Debt ceiling fight is just getting started
We're in the first inning of another seemingly inevitable debt limit fight.
Driving the news: Treasury Secretary Janet Yellen informed Congressional leaders Friday that the federal government would likely hit the debt limit on Thursday. As a result, Treasury will have to take "extraordinary measures" to keep paying creditors who own the U.S. government's bonds.
- These measures are things like running down Treasury's cash balances and delaying making payments to certain government pension funds, to make sure there's enough money to pay bondholders.
The big picture: Votes to raise the debt ceiling — once a bipartisan chip shot — have become increasingly fraught in recent years, typically when Republicans are in control of the House of Representatives and Democrats hold the White House, as is currently the case.
- In 2011, a chaotic fight over raising the debt limit pushed the federal government near default, caused a sharp stock market downturn and ultimately prompted credit rating agencies to downgrade the national credit rating.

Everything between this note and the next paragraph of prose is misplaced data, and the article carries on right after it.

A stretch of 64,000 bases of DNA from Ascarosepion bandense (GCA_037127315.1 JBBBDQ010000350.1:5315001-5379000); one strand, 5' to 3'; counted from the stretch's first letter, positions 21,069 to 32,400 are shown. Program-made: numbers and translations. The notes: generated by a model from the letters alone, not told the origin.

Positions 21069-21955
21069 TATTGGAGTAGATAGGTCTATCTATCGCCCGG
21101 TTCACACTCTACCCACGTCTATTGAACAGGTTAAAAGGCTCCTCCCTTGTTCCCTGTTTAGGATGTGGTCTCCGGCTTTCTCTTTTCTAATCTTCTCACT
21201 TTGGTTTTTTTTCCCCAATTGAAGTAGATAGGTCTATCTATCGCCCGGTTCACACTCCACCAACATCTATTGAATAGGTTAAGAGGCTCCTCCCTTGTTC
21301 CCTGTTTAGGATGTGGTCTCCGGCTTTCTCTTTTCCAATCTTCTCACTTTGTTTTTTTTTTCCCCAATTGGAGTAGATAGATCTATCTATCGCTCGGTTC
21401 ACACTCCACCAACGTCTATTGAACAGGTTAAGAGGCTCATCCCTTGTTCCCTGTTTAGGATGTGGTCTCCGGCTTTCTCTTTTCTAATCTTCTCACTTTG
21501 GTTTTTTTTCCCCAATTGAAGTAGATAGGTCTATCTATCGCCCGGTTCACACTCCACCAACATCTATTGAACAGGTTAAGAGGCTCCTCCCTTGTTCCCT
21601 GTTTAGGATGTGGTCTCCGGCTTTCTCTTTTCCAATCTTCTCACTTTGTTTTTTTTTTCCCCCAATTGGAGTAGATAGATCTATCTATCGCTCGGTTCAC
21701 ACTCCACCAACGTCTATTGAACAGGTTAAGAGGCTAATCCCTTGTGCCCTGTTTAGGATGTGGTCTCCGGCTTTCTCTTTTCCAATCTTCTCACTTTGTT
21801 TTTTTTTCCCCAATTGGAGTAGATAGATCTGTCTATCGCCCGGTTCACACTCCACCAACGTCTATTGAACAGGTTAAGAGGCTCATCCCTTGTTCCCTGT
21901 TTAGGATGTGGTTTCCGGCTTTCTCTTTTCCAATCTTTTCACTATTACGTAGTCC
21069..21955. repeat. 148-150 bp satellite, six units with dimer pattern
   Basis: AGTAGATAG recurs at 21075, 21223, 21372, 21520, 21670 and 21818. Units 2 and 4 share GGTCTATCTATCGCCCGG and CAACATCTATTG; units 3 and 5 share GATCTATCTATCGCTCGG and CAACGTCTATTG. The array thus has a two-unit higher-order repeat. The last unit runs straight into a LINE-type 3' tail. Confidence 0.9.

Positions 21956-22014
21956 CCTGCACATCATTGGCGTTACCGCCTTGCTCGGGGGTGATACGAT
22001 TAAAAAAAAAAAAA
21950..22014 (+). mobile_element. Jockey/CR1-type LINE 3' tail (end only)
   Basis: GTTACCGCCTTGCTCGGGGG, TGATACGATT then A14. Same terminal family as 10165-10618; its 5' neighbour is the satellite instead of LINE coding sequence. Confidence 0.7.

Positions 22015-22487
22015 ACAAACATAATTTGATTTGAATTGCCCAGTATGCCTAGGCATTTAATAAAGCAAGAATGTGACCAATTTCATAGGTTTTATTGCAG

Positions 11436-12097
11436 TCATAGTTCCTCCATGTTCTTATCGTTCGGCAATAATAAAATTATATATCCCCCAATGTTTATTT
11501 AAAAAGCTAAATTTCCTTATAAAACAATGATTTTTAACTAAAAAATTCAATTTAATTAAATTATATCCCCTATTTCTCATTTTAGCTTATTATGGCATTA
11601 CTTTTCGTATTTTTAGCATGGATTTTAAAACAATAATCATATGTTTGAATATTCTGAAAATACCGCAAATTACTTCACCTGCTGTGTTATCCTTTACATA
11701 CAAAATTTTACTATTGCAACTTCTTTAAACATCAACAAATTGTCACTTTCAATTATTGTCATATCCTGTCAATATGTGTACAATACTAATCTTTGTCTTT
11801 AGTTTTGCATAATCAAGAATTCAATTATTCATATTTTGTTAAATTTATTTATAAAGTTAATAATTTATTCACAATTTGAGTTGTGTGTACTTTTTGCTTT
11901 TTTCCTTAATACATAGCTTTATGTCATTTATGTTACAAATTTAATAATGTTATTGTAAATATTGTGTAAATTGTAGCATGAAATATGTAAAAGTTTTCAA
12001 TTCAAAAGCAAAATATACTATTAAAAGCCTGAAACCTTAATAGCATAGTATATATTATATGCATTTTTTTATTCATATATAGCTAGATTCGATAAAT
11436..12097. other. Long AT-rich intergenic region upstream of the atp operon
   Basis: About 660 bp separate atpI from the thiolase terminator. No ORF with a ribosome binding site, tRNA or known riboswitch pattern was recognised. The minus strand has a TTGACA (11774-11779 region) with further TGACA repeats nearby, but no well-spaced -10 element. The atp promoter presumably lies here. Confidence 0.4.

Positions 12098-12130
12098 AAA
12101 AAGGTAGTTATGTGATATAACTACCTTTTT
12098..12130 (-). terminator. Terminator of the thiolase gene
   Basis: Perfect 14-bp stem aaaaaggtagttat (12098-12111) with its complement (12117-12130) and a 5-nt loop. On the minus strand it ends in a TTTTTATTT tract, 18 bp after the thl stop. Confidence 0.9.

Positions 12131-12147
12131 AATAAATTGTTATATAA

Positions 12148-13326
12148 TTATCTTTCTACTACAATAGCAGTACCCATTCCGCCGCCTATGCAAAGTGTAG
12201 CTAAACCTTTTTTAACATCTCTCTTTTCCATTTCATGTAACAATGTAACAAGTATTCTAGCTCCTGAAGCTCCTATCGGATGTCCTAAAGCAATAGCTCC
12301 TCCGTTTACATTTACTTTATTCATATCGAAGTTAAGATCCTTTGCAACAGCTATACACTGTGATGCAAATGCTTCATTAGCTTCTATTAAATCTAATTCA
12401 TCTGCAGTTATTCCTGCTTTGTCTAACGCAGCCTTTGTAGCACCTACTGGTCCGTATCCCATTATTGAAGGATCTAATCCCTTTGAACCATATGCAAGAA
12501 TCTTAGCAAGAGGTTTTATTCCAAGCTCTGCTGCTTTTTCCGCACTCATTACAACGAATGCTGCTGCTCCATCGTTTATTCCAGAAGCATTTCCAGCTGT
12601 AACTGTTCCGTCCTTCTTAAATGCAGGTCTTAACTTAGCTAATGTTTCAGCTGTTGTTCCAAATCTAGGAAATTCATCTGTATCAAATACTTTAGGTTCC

- Some analysts think hardline members on the extreme right of the Republican House conference could be willing to create a similar situation this time around.
State of play: While Yellen's statement may sound alarming, it doesn't mean that Uncle Sam is actually on the brink of running out of money and stiffing creditors.
- In her letter, she notes that the extraordinary measures should be enough to ensure the government can continue to meet obligations to bondholders until June.
Between the lines: Wall Street analysts think, if push comes to shove, the government can continue to pay bondholders until sometime in August or September.
- But after that, Uncle Sam might actually be forced to default on its debt, an event that could seriously shake the foundations of the global market and financial systems.
Worth noting: So far, there's little sign that the market is worrying too much about the threat of a serious crisis. (Though if you squint hard at Treasury futures you can see some indication traders see trouble brewing in the late summer and early fall.)
What they're saying: "Any resolution will go down to the wire," analysts with Bank of America wrote in a client note Friday.